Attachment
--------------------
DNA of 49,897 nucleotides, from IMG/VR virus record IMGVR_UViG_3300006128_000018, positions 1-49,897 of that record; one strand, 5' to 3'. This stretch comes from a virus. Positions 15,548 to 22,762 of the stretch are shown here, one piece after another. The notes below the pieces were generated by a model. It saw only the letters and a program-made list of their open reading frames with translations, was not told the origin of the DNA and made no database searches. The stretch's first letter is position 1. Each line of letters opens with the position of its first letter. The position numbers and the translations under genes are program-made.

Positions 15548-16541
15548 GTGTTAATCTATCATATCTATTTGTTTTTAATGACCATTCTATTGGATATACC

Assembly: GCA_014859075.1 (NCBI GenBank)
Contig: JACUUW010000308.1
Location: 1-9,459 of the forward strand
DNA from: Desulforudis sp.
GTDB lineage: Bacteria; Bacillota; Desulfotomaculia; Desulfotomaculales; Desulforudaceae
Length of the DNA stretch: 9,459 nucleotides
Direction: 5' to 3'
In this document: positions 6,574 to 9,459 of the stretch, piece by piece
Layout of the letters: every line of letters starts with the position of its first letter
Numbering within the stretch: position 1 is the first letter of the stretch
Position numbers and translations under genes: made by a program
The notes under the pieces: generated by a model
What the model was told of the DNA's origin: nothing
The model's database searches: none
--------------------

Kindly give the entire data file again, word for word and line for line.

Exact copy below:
DNA of 49,897 nucleotides, from IMG/VR virus record IMGVR_UViG_3300006128_000018, positions 1-49,897 of that record; one strand, 5' to 3'. This stretch comes from a virus. Positions 15,548 to 22,762 of the stretch are shown here, one piece after another. The notes below the pieces were generated by a model. It saw only the letters and a program-made list of their open reading frames with translations, was not told the origin of the DNA and made no database searches. The stretch's first letter is position 1. Each line of letters opens with the position of its first letter. The position numbers and the translations under genes are program-made.

Positions 15548-16541
15548 GTGTTAATCTATCATATCTATTTGTTTTTAATGACCATTCTATTGGATATACC

Assembly: GCA_014859075.1 (NCBI GenBank)
Contig: JACUUW010000308.1
Location: 1-9,459 of the forward strand
DNA from: Desulforudis sp.
GTDB lineage: Bacteria; Bacillota; Desulfotomaculia; Desulfotomaculales; Desulforudaceae
Length of the DNA stretch: 9,459 nucleotides
Direction: 5' to 3'
In this document: positions 6,574 to 9,459 of the stretch, piece by piece
Layout of the letters: every line of letters starts with the position of its first letter
Numbering within the stretch: position 1 is the first letter of the stretch
Position numbers and translations under genes: made by a program
The notes under the pieces: generated by a model
What the model was told of the DNA's origin: nothing
The model's database searches: none